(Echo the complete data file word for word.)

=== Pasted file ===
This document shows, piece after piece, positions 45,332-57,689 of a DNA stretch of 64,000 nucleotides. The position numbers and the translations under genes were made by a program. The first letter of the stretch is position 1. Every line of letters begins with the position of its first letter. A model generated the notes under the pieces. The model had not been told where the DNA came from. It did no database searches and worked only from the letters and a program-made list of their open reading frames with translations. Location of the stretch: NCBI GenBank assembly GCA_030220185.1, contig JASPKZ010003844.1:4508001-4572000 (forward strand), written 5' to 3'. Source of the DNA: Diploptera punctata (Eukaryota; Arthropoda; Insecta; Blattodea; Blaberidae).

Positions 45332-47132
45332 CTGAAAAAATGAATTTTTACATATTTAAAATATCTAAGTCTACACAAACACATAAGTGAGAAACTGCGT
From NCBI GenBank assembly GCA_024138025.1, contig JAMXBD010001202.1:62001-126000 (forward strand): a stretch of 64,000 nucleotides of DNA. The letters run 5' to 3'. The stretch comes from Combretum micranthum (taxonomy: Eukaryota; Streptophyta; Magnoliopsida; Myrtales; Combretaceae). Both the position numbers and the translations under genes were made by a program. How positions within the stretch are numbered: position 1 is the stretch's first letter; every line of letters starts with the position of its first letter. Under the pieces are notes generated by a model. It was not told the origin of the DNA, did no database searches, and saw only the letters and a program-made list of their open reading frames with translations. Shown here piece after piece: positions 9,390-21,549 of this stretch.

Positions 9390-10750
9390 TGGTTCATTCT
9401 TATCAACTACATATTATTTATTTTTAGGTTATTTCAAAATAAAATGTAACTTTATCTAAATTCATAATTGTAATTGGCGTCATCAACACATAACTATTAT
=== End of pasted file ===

This document shows, piece after piece, positions 45,332-57,689 of a DNA stretch of 64,000 nucleotides. The position numbers and the translations under genes were made by a program. The first letter of the stretch is position 1. Every line of letters begins with the position of its first letter. A model generated the notes under the pieces. The model had not been told where the DNA came from. It did no database searches and worked only from the letters and a program-made list of their open reading frames with translations. Location of the stretch: NCBI GenBank assembly GCA_030220185.1, contig JASPKZ010003844.1:4508001-4572000 (forward strand), written 5' to 3'. Source of the DNA: Diploptera punctata (Eukaryota; Arthropoda; Insecta; Blattodea; Blaberidae).

Positions 45332-47132
45332 CTGAAAAAATGAATTTTTACATATTTAAAATATCTAAGTCTACACAAACACATAAGTGAGAAACTGCGT
From NCBI GenBank assembly GCA_024138025.1, contig JAMXBD010001202.1:62001-126000 (forward strand): a stretch of 64,000 nucleotides of DNA. The letters run 5' to 3'. The stretch comes from Combretum micranthum (taxonomy: Eukaryota; Streptophyta; Magnoliopsida; Myrtales; Combretaceae). Both the position numbers and the translations under genes were made by a program. How positions within the stretch are numbered: position 1 is the stretch's first letter; every line of letters starts with the position of its first letter. Under the pieces are notes generated by a model. It was not told the origin of the DNA, did no database searches, and saw only the letters and a program-made list of their open reading frames with translations. Shown here piece after piece: positions 9,390-21,549 of this stretch.

Positions 9390-10750
9390 TGGTTCATTCT
9401 TATCAACTACATATTATTTATTTTTAGGTTATTTCAAAATAAAATGTAACTTTATCTAAATTCATAATTGTAATTGGCGTCATCAACACATAACTATTAT